The Mambo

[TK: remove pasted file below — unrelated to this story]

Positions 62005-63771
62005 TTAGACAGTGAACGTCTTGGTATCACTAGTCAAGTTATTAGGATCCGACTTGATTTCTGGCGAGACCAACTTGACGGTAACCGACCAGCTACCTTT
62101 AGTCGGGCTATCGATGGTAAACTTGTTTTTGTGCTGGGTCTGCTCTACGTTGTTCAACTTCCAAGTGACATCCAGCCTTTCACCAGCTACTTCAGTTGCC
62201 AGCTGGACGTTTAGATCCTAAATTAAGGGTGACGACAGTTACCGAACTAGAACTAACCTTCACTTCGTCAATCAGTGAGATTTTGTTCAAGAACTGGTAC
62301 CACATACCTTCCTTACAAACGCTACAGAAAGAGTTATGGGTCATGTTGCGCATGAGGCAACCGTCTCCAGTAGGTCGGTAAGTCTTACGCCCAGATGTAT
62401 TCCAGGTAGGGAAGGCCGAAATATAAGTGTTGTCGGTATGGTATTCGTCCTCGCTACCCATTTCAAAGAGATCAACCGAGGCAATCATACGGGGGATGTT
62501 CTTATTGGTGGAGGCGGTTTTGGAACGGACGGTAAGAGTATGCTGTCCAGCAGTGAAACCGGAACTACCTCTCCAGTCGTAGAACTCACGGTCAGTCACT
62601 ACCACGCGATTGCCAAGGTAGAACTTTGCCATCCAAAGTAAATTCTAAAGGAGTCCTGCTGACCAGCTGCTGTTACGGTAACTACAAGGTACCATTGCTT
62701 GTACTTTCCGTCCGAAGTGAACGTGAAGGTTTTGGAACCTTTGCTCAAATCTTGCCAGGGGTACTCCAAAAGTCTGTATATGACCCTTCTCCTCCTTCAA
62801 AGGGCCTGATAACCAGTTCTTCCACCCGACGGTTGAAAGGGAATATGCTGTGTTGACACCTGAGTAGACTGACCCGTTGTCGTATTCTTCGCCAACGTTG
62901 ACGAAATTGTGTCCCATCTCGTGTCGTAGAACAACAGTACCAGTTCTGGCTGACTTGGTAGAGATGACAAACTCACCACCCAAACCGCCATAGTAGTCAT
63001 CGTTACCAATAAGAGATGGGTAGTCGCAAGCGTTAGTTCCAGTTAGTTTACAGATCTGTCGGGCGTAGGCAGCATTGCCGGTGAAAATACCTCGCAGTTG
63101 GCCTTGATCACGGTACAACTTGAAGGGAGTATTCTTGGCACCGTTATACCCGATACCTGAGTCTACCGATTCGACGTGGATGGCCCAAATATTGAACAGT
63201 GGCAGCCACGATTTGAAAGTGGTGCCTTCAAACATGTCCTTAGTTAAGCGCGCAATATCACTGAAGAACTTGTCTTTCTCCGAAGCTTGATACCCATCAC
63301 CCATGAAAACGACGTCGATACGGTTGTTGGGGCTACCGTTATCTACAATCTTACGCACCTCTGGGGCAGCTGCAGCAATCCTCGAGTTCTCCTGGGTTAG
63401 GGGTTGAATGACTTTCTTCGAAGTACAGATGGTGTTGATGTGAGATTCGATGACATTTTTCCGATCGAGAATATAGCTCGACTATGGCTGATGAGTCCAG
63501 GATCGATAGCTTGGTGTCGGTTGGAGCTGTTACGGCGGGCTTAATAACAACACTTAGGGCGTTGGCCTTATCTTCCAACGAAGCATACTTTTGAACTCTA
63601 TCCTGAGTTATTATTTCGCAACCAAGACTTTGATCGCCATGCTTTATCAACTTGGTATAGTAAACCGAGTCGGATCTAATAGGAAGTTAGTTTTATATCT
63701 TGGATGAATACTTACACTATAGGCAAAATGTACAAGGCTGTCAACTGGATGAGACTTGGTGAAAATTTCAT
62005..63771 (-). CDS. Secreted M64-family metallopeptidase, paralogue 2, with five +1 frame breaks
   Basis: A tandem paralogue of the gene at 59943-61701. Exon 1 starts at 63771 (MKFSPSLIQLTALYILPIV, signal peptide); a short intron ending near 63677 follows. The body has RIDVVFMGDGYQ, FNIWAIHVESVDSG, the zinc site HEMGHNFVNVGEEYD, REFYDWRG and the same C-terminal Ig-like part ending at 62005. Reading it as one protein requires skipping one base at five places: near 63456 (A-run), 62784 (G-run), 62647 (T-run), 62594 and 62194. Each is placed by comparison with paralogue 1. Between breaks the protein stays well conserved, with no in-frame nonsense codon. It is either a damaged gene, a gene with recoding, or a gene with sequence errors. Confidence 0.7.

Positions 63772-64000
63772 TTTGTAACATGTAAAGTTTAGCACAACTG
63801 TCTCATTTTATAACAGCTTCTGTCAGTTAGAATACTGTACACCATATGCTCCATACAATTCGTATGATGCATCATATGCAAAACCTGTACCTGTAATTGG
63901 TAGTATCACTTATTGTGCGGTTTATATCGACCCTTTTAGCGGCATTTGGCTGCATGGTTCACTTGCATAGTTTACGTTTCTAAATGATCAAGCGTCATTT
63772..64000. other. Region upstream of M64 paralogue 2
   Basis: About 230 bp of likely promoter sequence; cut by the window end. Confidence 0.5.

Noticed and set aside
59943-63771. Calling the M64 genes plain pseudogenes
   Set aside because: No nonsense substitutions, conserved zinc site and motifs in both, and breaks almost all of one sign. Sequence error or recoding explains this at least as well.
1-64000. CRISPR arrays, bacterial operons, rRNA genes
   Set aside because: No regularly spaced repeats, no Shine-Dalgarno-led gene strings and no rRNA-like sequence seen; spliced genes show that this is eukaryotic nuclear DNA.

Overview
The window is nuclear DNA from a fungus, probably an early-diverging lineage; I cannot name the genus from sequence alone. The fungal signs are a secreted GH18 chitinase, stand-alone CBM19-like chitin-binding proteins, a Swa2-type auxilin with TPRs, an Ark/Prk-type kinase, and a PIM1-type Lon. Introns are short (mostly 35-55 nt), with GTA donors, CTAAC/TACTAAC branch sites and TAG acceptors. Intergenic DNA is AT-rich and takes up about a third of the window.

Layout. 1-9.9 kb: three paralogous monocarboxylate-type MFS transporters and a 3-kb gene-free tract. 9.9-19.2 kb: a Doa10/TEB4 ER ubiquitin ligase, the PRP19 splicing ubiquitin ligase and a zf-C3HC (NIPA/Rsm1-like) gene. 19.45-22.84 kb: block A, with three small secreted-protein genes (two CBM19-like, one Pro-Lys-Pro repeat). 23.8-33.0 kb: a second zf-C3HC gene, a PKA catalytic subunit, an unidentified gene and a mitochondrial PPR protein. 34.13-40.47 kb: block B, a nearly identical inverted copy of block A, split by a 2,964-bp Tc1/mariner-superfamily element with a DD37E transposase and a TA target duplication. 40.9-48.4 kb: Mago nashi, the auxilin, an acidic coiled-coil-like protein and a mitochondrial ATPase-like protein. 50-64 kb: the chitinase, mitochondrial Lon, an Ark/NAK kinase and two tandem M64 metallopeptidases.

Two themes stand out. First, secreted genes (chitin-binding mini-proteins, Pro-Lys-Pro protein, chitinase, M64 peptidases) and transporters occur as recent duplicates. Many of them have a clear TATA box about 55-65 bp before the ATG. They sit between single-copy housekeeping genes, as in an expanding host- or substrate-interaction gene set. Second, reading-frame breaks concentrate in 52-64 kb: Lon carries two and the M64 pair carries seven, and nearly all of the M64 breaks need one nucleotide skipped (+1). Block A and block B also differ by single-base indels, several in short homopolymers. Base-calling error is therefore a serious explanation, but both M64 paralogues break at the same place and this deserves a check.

was invented by Perez Prado and was popular in the 1940s and 50s Cuba, Mexico City, and New York is completely different to the modern dance that New Yorkers now call ‘Mambo’. The original mambo dance contains no breaking steps or basic steps at all. The Cuban dance wasn’t accepted by many professional dance teachers. Cuban dancers would describe mambo as “feeling the music”in which sound and movement were merged through the body.[ Professional dance teachers in the US saw this approach to dancing as “extreme,””undisciplined,”and thus, deemed it necessary to standardize the dance to present it as a sell-able commodity for the social or ballroom market. The modern dance from New York was popularized in the 70s by Eddie Torres and his contemporaries who were 1st or 2nd generation Puerto Rican immigrants. This style is not danced to Mambo music, for which it is poorly suited, but instead to Salsa music.